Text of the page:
The first chapter, Defining club culture, brings forward a clarification of what club culture is today and what it stands for, using some historical examples. However, this essay is not "the" history of club culture. It is instead a way to argue and explain what is valuable and inspiring for me, both as an artist-scenographer and as a long-time raver.
In the second chapter, A performative event, I elaborate on the analysis based on the field research I carried out in clubs. The investigation deepens the importance of the role of the organiser-promoter, DJ and participant. Through the development of a function-based model, I deploy the relationship and balance between functional and physical spaces in a club. I close this chapter with the specification of the three core components of a club: music, participants and environment.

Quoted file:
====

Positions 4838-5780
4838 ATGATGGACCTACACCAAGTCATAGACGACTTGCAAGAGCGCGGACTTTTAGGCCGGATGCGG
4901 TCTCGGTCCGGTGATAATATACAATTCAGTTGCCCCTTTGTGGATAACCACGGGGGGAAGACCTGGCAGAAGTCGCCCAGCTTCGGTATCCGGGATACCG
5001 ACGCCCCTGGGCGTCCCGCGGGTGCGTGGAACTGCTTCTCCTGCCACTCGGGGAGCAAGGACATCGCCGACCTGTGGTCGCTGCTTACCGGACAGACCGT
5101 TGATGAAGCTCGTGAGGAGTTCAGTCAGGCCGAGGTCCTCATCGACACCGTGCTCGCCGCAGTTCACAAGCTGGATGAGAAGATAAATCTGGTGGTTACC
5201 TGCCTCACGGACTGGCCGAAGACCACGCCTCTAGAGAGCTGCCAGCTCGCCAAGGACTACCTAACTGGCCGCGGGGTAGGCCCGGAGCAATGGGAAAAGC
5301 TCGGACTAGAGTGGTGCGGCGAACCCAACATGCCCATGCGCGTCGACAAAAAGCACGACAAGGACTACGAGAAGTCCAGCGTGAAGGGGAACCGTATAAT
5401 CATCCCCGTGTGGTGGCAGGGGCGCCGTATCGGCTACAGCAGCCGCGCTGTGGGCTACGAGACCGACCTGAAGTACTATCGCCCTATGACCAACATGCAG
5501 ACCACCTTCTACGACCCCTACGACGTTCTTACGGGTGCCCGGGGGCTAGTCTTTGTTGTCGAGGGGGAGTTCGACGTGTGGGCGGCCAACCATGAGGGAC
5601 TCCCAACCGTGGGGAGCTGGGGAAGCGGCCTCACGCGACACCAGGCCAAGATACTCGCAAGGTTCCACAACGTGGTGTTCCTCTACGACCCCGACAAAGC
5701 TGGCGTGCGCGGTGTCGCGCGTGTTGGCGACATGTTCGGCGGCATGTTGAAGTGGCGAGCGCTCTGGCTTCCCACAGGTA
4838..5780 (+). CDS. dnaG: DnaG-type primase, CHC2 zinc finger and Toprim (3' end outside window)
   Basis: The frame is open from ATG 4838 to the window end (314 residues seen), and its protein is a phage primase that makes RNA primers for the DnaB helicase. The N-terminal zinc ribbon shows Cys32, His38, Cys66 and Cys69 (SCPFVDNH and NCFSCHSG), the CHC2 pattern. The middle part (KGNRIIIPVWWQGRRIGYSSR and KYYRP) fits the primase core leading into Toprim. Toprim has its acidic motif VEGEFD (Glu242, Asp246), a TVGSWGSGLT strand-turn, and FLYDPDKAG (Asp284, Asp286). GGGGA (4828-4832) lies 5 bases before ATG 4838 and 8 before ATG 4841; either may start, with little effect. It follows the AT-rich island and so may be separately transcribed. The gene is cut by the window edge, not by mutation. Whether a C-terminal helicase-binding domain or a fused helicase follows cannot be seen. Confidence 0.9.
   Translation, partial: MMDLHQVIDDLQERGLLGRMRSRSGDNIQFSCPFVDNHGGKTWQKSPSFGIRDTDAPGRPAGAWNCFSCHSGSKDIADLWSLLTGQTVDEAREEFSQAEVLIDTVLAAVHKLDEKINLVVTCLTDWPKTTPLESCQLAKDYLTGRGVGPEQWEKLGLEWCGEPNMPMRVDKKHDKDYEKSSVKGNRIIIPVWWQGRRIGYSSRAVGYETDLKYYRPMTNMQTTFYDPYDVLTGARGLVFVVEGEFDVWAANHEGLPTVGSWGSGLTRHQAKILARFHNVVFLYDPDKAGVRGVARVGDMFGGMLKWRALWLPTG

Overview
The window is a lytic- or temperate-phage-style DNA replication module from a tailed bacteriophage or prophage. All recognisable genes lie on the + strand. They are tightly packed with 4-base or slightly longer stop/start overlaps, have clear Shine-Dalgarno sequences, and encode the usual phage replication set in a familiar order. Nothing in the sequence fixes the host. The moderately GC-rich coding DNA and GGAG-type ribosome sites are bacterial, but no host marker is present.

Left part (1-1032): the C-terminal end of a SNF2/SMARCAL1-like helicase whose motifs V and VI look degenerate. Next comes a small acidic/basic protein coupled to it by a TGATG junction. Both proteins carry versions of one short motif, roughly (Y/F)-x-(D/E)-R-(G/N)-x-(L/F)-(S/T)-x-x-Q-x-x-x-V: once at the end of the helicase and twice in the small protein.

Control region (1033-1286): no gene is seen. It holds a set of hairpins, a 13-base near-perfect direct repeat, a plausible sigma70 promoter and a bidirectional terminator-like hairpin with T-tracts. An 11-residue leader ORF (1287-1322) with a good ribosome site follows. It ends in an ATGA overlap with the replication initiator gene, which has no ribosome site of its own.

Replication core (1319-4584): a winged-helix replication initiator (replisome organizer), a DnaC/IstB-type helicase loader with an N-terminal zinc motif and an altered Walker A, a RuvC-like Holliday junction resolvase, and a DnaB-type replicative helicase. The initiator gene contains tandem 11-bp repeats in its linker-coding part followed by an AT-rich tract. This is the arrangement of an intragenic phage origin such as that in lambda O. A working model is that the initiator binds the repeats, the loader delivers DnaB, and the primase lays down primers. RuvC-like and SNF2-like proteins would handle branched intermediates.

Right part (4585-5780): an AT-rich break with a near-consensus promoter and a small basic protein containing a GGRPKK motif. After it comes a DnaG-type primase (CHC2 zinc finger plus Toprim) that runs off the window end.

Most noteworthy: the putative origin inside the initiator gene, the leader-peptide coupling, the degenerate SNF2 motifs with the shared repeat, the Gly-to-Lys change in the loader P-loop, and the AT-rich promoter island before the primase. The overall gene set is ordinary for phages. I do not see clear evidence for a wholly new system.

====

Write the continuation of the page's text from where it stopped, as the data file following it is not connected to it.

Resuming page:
The last chapter, Research-based practice, translates this analysis into practice. The two discussed projects illustrate, apply and extend what is presented in the previous chapters. As my artistic research is practice-based, yet informed, it transcends the scope of what I've outlined before.
The chapters are richly illustrated with images and videos. They should be considered at the same level as the words. Communicating where words come short, they include many influential references and try to evoke atmospheres specific to club culture. As club culture can't exist without its sound, I've also included a playlist, giving a glimpse of the music aesthetics.